Document Type

Department Honors Thesis

Publication Date


First Advisor

Justin Svec


This thesis examines the recent rise in tuition expenses and its relation to college operation costs. My focus delves into the finances of American institutions of higher education to observe where money is actually being spent and to which areas of the college money is being dispersed. It further examines whether students are actually stimulating their own tuition growth through their costly demands on colleges and the luxury services colleges are now offering. In particular, this paper analyzes the current-day trade off for American colleges: spending on consumption amenities as opposed to spending on academic quality. From my research and conclusions, it seems as though institutions of higher education are prioritizing development in different areas, apart from academic quality and instructional development, in order to suit the needs and desires of millennial college prospects.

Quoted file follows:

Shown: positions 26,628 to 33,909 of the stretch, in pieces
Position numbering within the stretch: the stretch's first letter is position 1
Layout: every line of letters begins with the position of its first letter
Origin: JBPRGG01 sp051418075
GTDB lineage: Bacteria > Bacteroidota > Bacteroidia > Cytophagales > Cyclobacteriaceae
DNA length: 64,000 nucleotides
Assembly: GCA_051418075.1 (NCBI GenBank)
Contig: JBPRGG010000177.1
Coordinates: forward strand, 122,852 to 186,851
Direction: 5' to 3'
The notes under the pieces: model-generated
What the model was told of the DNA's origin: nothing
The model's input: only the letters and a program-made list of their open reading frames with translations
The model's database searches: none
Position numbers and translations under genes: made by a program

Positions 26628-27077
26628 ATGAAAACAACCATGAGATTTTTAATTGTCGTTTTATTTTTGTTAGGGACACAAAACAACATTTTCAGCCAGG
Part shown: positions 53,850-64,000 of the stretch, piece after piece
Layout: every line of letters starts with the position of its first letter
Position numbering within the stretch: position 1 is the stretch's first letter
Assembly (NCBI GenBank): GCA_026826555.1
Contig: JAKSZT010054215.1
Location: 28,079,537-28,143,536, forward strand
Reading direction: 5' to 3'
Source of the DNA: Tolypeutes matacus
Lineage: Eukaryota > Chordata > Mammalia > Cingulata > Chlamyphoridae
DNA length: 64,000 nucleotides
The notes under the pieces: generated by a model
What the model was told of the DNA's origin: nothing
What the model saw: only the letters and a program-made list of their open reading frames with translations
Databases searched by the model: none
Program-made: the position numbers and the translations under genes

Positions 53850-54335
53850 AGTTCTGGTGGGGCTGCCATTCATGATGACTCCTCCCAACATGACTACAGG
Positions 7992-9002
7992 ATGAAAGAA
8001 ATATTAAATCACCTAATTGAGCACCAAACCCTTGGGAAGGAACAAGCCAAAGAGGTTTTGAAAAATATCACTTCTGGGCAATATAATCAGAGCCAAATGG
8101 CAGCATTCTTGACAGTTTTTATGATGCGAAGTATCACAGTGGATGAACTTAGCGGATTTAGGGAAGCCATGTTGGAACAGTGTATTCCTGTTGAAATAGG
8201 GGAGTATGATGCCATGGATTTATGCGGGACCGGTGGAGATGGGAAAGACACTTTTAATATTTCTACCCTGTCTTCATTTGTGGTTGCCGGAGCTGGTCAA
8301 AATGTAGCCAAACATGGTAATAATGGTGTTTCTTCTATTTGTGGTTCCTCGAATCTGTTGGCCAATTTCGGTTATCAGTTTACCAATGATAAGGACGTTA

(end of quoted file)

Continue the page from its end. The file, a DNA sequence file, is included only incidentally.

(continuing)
This thesis was written for the Economics Department Honors program.

Presented at the 2018 Academic Conference.